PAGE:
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“The title is everything,” Disclosure’s Guy Lawrence says of the fraternal duo’s exhilarating third album, Energy. "The thing that decided which songs made it and which songs didn’t was that one word: ENERGY. Every track was written really quickly. That’s why we had to write so many songs because those ones don’t come up every day. Or every week. Or every month.”

The album is bookended by its two most established artists. Kelis kicks things off with the charismatic breakbeat romp Watch Your Step. “We’ve wanted to work with her for years,” says Howard. “It reminded me of working with Mary J Blige because they’re from the generation that was there for house first time around. We were still babies.” For the breezily reassuring final track, Reverie, Howard and Common threw rhymes back and forth: the first time the veteran MC had ever written lyrics with someone else.


Common is far from the only rapper on ENERGY. Compton’s gruff-voiced Channel Tres rides a bumping house groove on Lavender, Chicago’s Mick Jenkins winds through stealthy two-step on Who Knew, and Aminé and arguably one of the UKs most compelling rappers slowthai go head-to-head on the absurdly exciting hip-house rampage, My High. “We always wanted to work with rappers,” says Howard. “We just didn’t know any and we had no means of contacting them.” Guy gives a wry smile. “There’s not a lot of rappers in Reigate.”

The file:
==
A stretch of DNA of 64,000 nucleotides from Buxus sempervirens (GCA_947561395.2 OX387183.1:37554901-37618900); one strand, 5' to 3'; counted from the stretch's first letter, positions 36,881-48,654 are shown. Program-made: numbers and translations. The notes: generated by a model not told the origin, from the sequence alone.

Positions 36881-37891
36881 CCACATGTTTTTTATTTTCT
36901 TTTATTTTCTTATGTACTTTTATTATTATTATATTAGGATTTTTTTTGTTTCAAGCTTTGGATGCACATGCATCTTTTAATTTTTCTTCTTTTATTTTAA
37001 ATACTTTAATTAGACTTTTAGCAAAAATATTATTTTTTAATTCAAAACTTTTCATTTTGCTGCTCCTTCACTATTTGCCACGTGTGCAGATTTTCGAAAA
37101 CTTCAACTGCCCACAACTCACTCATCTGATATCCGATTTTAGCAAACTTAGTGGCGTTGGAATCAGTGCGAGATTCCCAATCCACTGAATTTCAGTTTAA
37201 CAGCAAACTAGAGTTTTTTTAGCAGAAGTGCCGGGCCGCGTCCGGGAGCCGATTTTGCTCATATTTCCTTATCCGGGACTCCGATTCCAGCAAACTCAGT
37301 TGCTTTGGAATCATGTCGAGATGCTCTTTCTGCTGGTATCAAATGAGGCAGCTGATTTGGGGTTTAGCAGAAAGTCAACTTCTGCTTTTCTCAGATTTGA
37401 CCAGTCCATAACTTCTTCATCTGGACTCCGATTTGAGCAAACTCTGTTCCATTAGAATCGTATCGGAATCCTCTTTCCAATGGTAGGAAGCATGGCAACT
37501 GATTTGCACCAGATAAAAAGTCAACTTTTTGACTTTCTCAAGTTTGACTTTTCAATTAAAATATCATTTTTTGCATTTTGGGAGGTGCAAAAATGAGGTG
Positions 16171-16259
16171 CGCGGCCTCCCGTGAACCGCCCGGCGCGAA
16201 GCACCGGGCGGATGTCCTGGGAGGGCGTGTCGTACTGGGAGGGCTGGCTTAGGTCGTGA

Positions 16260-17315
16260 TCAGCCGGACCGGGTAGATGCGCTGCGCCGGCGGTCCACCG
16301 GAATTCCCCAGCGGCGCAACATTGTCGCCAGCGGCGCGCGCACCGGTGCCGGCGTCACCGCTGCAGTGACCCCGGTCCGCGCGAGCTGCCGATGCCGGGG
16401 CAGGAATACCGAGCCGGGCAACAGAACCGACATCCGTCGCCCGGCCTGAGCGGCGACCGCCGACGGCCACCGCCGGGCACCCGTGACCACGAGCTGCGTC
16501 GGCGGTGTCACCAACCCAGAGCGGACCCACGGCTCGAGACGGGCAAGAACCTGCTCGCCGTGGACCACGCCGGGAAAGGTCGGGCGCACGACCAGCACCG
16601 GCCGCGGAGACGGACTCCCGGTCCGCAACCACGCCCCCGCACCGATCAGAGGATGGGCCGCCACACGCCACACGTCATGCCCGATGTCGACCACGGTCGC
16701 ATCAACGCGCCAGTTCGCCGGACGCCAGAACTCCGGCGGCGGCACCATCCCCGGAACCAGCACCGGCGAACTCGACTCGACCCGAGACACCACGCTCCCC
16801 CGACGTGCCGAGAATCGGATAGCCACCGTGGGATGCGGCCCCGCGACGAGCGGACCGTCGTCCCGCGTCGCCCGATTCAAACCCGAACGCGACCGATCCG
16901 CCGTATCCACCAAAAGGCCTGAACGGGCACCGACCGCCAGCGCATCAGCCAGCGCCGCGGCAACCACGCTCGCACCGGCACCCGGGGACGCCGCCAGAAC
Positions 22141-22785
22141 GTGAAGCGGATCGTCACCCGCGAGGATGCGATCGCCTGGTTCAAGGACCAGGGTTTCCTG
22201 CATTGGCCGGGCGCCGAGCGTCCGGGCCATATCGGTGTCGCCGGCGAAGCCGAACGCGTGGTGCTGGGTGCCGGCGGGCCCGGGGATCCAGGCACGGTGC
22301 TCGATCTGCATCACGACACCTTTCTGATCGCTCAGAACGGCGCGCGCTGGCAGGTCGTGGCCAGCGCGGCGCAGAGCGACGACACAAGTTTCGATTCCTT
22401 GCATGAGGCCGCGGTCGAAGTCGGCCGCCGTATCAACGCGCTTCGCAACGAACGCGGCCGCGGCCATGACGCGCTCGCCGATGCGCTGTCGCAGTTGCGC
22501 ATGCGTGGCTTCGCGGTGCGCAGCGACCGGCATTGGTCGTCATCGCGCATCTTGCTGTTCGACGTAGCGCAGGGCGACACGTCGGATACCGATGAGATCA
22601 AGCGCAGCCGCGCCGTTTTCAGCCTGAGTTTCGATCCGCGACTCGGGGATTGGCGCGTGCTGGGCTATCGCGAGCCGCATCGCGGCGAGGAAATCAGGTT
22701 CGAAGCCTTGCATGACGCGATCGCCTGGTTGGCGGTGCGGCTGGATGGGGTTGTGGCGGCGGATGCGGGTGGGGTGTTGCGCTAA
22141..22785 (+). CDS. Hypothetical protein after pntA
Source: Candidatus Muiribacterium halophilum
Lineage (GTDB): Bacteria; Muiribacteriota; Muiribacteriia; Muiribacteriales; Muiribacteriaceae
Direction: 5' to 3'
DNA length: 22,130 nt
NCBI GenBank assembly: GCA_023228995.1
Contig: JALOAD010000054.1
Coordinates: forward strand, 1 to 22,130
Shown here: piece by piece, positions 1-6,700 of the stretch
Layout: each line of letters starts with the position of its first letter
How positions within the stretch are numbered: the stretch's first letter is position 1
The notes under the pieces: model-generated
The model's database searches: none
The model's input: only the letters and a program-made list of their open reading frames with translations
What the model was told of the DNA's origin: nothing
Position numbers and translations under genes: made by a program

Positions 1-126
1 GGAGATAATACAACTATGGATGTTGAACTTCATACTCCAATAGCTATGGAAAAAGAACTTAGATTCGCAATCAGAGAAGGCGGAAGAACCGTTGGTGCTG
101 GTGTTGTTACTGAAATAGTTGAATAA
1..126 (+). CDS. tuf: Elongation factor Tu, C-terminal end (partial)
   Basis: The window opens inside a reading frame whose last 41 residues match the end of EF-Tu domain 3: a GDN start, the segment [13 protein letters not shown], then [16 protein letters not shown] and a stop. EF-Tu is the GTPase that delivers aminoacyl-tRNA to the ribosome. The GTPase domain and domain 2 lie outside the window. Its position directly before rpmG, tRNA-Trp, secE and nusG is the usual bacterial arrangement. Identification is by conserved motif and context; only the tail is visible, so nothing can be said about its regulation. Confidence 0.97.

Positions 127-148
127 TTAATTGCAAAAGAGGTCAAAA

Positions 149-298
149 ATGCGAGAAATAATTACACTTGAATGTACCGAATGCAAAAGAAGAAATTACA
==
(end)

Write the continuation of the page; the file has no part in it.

ENERGY is also the first time Disclosure have worked with artists who sing in other languages: Mali’s Fatoumata Diawara (Mali Mali) and Cameroon’s Blick Bassy (Ce N’est Pa), who jumbles up French with his own invented dialect. The basic track was recorded in one take, with Guy manipulating the 808 drum machine, Howard on bass and Bassy improvising. “That sums up the album for me,” says Guy. “It’s not even a real language but all the tone and flow is there.”


ENERGY’s commitment to immediacy doesn’t mean it lacks variety. Birthday, with Kehlani and Syd, is a yearning R&B slow jam, while Thinking ‘Bout You is a deliciously woozy re-edit of Lady’s 1976 soul single You’re Still the One. But as the sessions progressed, the music got harder and faster. The first offering from the record and, aptly the title track, pits a raucous rhythm from an album of Brazilian library music against a sample of Eric Thomas, the same hip hop preacher whose words memorably appeared on 2013’s When a Fire Starts to Burn. Thomas gives the album a kind of manifesto: “Look! Where your focus goes, your energy flows. Are you hearing me?”

ENERGY Tracklisting:


  1. Watch Your Step
  2. Lavender
  3. My High
  4. Who Knew?
  5. Douha (Mali Mali)
  6. Fractal (Interlude)
  7. Ce n’est pas
  9. Thinking ‘Bout You (Interlude)
  10. Birthday
  11. Reverie